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Eddie Jones reacts to Japan's heavy defeat to England

By PA
Former England manager and current Japan head, Eddie Jones (centre R), speaks with England's Joe Marler (centre L) after the international rugby union match between Japan and England at the National Stadium in Tokyo on June 22, 2024. (Photo by Philip FONG / AFP) (Photo by PHILIP FONG/AFP via Getty Images)

Jamie George was pleased with the way England adapted to the heat and humidity of Tokyo’s National Stadium to crush Eddie Jones’ Japan 52-17.

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Apart from patches of the first and final quarters, Steve Borthwick’s men were in total control as they warmed up for their two-Test series against New Zealand by running in eight tries.

“It was a really tough game. The conditions were very difficult. I’m very proud with the way we went about our business,” said England captain George, speaking on RugbyPass TV.

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“It was always going to be very difficult to come over here and get the result, but we’re very happy with that.

“It took us a little while to get used to the conditions but off the back of that we were really efficient with the ball and moved the ball into space.

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“We’ve got some really talented backs with a lot of speed and we managed to show that.”

England came up against Jones for the first time since he was sacked by the Rugby Football Union 18 months ago but their former boss had no surprises up his sleeve for the launch of his second term in charge of Japan.

“Japan are a fantastic team. We knew they would be well drilled and we obviously know Eddie very well. We couldn’t have more respect for him as a person and a coach,” George said.

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“Japan played with very high tempo and I think they will be very successful over the next few years.”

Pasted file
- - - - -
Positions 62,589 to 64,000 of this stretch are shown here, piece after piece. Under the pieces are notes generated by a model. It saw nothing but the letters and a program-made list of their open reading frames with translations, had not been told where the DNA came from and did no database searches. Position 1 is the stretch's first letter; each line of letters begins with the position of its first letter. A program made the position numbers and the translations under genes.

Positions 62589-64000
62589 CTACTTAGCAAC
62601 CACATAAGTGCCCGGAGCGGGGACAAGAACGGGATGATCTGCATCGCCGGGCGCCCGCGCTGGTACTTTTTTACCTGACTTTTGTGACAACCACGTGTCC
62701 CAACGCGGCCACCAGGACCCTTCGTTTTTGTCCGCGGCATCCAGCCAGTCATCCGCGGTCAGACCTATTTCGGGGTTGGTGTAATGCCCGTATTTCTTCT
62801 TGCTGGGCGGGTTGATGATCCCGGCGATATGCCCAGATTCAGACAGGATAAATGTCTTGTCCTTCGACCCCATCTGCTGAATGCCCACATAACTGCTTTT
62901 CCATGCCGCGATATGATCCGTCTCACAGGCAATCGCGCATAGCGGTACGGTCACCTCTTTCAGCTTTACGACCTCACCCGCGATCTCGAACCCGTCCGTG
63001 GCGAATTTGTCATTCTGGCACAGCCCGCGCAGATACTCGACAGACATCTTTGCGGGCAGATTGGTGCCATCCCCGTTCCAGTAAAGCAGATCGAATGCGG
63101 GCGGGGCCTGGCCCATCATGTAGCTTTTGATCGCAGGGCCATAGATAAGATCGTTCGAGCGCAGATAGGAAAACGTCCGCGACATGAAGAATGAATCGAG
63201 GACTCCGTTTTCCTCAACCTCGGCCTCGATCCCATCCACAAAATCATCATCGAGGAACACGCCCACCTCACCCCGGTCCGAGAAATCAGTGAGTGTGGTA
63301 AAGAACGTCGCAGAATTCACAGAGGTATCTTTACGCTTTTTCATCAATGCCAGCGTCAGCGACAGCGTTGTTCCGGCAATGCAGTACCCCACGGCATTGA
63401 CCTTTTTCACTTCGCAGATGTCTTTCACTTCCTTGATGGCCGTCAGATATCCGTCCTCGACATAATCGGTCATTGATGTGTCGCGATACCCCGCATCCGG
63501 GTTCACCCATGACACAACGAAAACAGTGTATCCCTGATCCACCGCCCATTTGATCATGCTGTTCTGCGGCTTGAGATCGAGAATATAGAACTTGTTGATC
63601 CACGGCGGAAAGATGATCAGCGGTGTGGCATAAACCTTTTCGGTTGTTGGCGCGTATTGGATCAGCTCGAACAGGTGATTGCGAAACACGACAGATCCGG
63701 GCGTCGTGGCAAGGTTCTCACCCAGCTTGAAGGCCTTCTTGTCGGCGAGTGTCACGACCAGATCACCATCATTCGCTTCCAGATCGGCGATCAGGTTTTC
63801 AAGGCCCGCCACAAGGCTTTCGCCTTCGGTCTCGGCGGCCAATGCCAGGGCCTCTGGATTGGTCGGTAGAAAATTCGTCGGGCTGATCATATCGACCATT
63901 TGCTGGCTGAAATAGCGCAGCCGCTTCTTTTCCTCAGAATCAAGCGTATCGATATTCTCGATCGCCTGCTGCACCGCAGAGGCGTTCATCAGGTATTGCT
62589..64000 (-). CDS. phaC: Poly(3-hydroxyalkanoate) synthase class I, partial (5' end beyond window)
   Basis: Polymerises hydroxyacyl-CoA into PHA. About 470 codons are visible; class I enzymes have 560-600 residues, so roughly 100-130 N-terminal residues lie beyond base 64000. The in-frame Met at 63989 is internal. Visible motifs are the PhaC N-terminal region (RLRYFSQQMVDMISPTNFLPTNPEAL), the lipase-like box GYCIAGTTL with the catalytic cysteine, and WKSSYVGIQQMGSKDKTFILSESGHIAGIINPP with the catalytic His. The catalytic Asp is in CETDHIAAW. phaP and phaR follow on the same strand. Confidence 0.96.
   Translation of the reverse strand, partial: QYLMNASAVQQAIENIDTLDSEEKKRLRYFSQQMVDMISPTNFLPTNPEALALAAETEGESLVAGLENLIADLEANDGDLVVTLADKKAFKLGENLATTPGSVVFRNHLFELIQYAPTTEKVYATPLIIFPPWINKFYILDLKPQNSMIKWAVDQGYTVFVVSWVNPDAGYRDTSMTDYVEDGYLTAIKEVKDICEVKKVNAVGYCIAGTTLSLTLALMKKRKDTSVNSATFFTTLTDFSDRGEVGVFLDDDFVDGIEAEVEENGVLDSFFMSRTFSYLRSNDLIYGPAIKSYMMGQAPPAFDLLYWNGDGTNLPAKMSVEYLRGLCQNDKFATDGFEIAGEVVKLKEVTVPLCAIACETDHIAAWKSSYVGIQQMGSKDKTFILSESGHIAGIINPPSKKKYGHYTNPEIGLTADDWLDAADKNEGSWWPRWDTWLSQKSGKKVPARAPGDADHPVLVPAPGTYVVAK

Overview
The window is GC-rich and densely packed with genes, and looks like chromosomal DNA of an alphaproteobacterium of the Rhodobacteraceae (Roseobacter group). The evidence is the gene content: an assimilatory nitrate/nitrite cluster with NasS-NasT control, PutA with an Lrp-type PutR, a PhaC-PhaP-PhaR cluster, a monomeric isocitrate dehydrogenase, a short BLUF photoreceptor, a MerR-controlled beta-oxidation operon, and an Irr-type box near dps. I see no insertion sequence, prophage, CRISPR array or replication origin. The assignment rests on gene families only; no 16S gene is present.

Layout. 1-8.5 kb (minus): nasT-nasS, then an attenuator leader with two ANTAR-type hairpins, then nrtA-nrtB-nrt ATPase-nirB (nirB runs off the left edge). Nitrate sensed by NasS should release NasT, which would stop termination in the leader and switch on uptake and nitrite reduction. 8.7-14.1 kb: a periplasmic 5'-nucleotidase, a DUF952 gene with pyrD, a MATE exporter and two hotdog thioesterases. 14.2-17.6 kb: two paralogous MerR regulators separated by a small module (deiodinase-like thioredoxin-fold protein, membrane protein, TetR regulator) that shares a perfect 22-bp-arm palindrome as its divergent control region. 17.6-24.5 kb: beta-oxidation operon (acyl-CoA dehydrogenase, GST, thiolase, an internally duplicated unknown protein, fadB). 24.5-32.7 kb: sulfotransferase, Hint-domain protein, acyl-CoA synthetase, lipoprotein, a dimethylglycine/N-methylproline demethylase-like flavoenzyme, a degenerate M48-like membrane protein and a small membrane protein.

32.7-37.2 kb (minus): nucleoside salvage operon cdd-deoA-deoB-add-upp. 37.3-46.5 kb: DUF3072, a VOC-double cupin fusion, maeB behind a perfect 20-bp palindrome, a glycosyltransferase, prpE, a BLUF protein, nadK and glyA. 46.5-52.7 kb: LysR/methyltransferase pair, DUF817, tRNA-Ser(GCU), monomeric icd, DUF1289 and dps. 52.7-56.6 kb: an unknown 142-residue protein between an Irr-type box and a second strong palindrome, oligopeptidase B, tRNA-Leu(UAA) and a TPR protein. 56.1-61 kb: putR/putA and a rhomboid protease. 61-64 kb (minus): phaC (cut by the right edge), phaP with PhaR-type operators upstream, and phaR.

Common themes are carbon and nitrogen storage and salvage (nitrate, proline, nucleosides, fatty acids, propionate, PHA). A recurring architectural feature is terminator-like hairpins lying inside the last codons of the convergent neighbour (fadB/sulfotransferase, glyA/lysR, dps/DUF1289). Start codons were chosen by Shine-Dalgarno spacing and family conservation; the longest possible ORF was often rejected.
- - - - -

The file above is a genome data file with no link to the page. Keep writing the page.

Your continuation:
Marcus Smith orchestrated England’s brightest moments in the first-half, to justify his selection at fly-half ahead of Fin Smith, but the late dismissal of Charlie Ewels for a dangerous clear-out of Michael Leitch placed a cloud over the performance.

Ewels was shown a yellow card that was upgraded to red by the bunker review system to earn him the unwanted distinction of becoming the nation’s first player to be sent off twice.

“I’m really pleased with the result and I thought the application of the players was really excellent,” head coach Steve Borthwick said.

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“Clearly late in the game our cohesion broke up a little against a very fast and skilful Japanese team who took their chances really well.

“The ball movement of the Japanese team was really excellent and you can tell that over the next period of time their team is going to grow.

“They play in a certain way and are very, very dangerous and we had to defend really well to keep them out, especially in that first 20 minutes.”

There was no fairytale return for Jones, whose young Japan side were taken apart in most facets of the game to reveal the extent of the rebuilding project facing the Australian.

“It was a pretty tough game for us. England are a strong, powerful team,” Jones said.

“But I was really pleased with our set-piece work which kept us in the game for a long period of time.

“We’ve been working on things in our attack and we created opportunities but we weren’t able to finish them.

“Our movement around the ball still isn’t sharp enough. But there is real potential here for Japanese rugby.”

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Comments

2 Comments
m
monty 27 days ago

So the poms put on a big score and were dominant for the most part. But a minor, although a relative point throughout was the japs opened them up twice effectively which resulted in points, plus I feel a weakness in the poms defence was apparent.

D
Don M 27 days ago

As we saw with Eddie’s disastrous Wallabies WC selections, potential doesn’t win games. And potential is subjective to a degree. A few more thumping losses and Japanese fans will demanding that the proven are selected, and that a sensible game plan is installed that will give the team every chance of success. Irrespective, it will end in tears.

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